most classic racers remove the chain completely and clean it then put it either into a pot of oil and let it drip off over a week, or put in to a pot of grease and boil it... they have the link with locking plate (is that what you can split link?)

it sounds similar to what Lee and Miner mentioned.
 
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Ha ha! The chain grease that you had to heat up before dunking the chain in.

I remember a certain mother who was not best pleased at her 17yr old son who was doing that on the kitchen hob many moons ago ...........
 

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I'm with the "chain oil" method any old oil wiped round with a cloth after a clean with wd or similar.. always use steel rear and I change the front when it starts to hook seem to be able to make a chain last although I start off with a quality DID or similar
 

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Discussion Starter #12
Ha ha! The chain grease that you had to heat up before dunking the chain in.

I remember a certain mother who was not best pleased at her 17yr old son who was doing that on the kitchen hob many moons ago ...........
Boiling chains in a pot in the kitchen... aye heard of that... father in law was a club racer and went onto classic racing later in life... I’m amazed Janice hasn’t murdered him yet.


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But in sand you do not want anything like grease or oil on the chain because sand sticks to it and makes great grinding paste, not the best lubrication for your chain and sprockets.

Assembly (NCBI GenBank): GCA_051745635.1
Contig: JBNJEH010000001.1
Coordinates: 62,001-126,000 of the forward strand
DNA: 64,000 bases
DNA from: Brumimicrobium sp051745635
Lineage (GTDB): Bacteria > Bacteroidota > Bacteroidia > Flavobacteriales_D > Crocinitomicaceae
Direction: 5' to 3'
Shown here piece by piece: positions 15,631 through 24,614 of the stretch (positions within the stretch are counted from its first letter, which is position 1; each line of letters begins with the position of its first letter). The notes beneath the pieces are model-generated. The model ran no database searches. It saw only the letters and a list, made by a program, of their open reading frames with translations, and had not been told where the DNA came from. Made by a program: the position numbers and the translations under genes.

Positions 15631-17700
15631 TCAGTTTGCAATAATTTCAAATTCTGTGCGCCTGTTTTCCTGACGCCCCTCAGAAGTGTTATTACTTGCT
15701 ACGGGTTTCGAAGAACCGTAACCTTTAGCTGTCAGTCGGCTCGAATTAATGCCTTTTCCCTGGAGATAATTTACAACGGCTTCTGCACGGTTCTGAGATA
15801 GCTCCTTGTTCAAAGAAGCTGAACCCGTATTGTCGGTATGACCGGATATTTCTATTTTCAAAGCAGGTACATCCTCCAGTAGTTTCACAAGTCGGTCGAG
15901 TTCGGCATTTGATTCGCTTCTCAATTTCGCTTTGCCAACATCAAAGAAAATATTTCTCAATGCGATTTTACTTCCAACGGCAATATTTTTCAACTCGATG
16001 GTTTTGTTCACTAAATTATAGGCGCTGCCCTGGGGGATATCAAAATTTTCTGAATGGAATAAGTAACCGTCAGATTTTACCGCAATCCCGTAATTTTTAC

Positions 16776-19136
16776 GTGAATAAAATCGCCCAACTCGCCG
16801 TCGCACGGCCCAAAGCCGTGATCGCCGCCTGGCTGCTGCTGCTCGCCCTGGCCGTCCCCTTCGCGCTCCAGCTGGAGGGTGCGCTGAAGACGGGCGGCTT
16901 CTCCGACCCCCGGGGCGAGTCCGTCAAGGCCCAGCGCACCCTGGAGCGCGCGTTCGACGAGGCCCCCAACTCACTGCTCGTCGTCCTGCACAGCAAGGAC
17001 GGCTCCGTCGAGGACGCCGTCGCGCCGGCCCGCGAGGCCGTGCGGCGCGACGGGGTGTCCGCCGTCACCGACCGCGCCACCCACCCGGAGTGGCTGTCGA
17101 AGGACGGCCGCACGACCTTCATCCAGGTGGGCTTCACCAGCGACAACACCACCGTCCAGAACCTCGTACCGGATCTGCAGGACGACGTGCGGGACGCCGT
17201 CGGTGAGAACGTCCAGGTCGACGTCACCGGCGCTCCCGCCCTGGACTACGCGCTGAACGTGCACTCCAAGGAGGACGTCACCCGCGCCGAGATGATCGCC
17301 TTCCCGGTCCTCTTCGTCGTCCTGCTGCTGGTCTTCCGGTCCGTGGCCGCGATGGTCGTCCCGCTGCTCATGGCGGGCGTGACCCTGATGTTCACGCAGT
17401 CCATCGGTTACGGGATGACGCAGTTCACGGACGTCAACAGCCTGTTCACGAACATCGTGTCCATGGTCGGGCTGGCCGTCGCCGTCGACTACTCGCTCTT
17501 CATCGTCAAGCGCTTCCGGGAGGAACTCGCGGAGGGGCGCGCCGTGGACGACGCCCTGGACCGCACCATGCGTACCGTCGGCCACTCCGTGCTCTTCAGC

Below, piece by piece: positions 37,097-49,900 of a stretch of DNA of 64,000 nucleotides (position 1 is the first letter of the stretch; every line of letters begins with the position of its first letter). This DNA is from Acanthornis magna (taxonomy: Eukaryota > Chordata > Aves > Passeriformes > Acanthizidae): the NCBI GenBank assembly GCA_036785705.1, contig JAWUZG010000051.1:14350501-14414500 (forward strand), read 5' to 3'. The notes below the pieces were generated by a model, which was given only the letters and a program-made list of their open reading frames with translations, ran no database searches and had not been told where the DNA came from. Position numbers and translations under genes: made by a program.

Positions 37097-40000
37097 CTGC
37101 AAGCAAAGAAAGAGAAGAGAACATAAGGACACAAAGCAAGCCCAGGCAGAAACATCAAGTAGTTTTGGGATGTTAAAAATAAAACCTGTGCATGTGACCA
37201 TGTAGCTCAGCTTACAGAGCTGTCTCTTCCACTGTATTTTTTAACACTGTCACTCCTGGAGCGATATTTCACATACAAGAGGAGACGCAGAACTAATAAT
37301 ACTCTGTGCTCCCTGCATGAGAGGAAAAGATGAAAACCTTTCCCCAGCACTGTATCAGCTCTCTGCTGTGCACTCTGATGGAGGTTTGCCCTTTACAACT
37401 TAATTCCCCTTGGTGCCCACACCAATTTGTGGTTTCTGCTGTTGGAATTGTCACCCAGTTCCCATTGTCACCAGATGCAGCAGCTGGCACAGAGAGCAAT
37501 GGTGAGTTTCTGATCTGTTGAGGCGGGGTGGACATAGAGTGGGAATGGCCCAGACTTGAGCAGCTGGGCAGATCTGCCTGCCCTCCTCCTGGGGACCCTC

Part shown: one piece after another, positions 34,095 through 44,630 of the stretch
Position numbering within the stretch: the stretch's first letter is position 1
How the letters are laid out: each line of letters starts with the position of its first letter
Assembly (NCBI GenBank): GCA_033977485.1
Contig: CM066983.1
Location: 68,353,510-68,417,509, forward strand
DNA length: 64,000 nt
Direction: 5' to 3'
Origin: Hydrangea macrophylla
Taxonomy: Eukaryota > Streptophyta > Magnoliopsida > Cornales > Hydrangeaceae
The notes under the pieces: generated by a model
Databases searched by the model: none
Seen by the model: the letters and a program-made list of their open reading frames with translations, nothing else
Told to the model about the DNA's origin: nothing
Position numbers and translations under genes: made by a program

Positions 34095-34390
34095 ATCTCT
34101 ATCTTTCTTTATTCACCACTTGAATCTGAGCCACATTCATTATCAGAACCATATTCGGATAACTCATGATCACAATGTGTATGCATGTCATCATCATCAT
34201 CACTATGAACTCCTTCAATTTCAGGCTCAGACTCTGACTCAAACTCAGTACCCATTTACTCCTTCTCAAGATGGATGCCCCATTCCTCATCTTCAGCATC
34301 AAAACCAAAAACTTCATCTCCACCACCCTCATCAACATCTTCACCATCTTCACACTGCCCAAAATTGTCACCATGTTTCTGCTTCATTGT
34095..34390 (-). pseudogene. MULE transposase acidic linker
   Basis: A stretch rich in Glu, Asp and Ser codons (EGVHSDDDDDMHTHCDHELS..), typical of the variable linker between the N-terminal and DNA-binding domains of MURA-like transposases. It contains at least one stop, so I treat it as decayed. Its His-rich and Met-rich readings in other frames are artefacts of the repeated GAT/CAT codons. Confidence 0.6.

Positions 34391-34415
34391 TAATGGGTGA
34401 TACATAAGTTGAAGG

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Scottoiler, every time.

absolutely brilliant, I've not cleaned or lubed a chain in about 20 years of riding. Chain & sprockets last almost forever and chain adjustment is minimal.

was a bit of a bugger to fit to the RC8R compared to other bikes I've had, but not impossible once I'd worked out what was what.

anyone that says it puts oil everywhere has either [1] turned it too high &/or [2] dispenser nozzle isn't correct.

33566
 

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i've never cleaned a chain
just lube with GT85 after the ride or after a jet wash
DID's last me years...
 
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As others have said.. if the dirt chain is very dirty it'll get jet washed, then a spray with WD40 and maybe brush it in (old tooth brush). Then I towel off the WD & brush on used engine oil, and again towel off the excess.

Road bike chains get both cleaned and lubed with used engine oil (it's actually pretty clean still due to low mileage on the oil). Occasionally they need WD40 first but not often.

I find using just oil keeps the guards washed and clean, unlike chain spray greases which seem to collect grit.
I don't mind oil fling as it wipes off easy enough. I also don't shit myself if I see oil on the side of the tyre, in fact I use WD40 often (between rides) to clean the rear wheel.

So my cost is practically zero, and I don't mind the time as I like to see my chain and the rear wheel shining.